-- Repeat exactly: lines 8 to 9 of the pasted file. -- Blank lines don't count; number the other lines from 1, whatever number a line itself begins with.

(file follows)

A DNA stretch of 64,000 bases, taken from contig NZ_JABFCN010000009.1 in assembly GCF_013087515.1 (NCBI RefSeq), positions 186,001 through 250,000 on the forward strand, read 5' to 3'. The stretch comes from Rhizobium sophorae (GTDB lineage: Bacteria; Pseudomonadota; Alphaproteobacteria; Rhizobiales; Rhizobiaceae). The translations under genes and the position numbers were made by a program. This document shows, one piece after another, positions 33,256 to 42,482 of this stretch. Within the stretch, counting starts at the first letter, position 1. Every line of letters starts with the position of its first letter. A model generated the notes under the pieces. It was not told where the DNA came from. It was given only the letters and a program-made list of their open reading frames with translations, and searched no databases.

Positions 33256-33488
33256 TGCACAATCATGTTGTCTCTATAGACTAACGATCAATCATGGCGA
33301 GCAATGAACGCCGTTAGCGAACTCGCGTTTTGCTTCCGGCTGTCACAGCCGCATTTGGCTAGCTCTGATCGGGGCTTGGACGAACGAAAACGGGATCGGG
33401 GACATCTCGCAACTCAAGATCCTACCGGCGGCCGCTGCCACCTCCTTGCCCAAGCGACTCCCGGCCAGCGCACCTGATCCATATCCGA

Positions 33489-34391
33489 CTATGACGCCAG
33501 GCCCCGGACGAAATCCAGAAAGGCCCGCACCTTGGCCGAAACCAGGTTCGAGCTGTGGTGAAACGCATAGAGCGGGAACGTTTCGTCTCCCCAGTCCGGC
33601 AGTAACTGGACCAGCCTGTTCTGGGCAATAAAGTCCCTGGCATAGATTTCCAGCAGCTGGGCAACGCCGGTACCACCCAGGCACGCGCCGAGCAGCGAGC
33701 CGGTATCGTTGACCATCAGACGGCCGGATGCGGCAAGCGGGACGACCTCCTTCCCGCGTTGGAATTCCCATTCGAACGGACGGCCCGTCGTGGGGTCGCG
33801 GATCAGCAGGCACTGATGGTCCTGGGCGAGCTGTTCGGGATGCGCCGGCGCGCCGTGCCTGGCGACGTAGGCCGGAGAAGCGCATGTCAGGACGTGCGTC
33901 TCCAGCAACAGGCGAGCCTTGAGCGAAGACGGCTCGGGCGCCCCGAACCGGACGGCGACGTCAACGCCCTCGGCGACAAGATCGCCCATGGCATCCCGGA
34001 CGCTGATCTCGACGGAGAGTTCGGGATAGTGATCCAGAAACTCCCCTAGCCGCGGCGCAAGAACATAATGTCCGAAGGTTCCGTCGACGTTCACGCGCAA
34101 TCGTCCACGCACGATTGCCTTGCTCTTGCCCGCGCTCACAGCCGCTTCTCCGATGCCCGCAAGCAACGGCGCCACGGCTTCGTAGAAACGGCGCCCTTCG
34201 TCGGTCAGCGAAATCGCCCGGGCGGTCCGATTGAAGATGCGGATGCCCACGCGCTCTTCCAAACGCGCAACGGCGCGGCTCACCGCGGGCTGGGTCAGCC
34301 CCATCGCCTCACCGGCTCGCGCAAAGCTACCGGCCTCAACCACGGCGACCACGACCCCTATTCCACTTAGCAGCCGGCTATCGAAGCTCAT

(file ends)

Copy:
33501 GCCCCGGACGAAATCCAGAAAGGCCCGCACCTTGGCCGAAACCAGGTTCGAGCTGTGGTGAAACGCATAGAGCGGGAACGTTTCGTCTCCCCAGTCCGGC
33601 AGTAACTGGACCAGCCTGTTCTGGGCAATAAAGTCCCTGGCATAGATTTCCAGCAGCTGGGCAACGCCGGTACCACCCAGGCACGCGCCGAGCAGCGAGC